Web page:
EWB’s Organizational Structure
Engineers Without Borders (EWB) has an organizational structure called a venture system. Each venture is its own semi-independent entity and EWB is the incubator. The venture’s members are responsible for its direction (under the umbrella of EWB’s goals) and securing funding. I think it is the hope for each venture to eventually spin-off and become fully independent.
Each venture has its own mandate and countries within which it operates. For example, Water and Sanitation (WatSan) is in Malawi whereas Business Development Services (BDS) operates in Ghana, Zambia, Burkina Faso, and Kenya.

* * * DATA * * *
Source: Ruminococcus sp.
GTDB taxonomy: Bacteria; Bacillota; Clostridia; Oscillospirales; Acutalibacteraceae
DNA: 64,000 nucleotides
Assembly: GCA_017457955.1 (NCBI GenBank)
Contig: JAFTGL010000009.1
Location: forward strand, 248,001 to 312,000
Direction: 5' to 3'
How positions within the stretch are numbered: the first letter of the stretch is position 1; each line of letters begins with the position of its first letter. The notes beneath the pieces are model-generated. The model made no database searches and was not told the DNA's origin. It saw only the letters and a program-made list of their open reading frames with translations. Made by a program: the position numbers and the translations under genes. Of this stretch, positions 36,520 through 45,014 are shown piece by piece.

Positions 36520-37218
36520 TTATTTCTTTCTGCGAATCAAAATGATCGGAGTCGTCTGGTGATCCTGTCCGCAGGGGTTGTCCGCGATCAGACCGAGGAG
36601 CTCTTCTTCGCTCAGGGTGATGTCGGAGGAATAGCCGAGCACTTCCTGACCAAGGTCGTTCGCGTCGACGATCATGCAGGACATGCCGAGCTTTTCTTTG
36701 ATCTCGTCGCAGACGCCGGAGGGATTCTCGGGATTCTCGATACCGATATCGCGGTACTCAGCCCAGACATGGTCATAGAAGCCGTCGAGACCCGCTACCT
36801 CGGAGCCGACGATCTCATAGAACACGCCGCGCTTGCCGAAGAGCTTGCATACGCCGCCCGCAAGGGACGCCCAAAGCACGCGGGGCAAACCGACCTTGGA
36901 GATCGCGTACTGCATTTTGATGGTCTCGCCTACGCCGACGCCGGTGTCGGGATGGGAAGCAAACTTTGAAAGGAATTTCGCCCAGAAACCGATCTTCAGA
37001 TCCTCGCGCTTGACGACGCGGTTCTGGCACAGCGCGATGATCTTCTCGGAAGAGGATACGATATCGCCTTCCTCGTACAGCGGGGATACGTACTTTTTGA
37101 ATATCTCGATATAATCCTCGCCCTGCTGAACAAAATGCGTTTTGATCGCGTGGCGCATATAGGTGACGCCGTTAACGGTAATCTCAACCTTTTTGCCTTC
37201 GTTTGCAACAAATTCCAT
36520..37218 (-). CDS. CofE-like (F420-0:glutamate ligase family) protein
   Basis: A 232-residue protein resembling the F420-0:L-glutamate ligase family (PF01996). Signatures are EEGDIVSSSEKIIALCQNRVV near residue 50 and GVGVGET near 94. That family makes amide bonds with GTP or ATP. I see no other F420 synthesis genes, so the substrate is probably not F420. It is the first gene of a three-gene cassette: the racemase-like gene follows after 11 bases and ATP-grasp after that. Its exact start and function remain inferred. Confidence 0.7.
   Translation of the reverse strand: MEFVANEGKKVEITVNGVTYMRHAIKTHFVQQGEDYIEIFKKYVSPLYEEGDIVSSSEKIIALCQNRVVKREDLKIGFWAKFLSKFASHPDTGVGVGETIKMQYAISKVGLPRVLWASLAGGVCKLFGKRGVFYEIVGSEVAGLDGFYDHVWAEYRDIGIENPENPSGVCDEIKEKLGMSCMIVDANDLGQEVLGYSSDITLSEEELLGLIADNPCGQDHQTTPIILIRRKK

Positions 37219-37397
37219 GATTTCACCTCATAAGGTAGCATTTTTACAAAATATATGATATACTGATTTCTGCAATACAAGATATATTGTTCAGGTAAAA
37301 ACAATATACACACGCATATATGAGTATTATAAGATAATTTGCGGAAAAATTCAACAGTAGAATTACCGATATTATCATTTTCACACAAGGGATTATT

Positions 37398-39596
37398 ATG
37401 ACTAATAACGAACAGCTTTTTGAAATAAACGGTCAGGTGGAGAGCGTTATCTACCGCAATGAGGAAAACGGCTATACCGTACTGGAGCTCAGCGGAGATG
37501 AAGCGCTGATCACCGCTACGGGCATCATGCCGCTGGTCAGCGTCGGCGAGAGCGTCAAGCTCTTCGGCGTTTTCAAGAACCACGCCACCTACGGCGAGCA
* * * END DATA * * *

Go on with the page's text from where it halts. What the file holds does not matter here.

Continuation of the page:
This decentralized organizational structure allows for more creativity and variety. However, one criticism (depending on your point of view) is that there is little communication between the ventures. I recently met someone in Vancouver who works with BDS in the same city as I’ll be based in, but he was a bit hesitant to answer when I said goodbye with a “See you soon!”
This autumn, I’m working with the Amplify Governance venture (formally called Governance and Rural Infrastructure or G&RI). More on that tomorrow!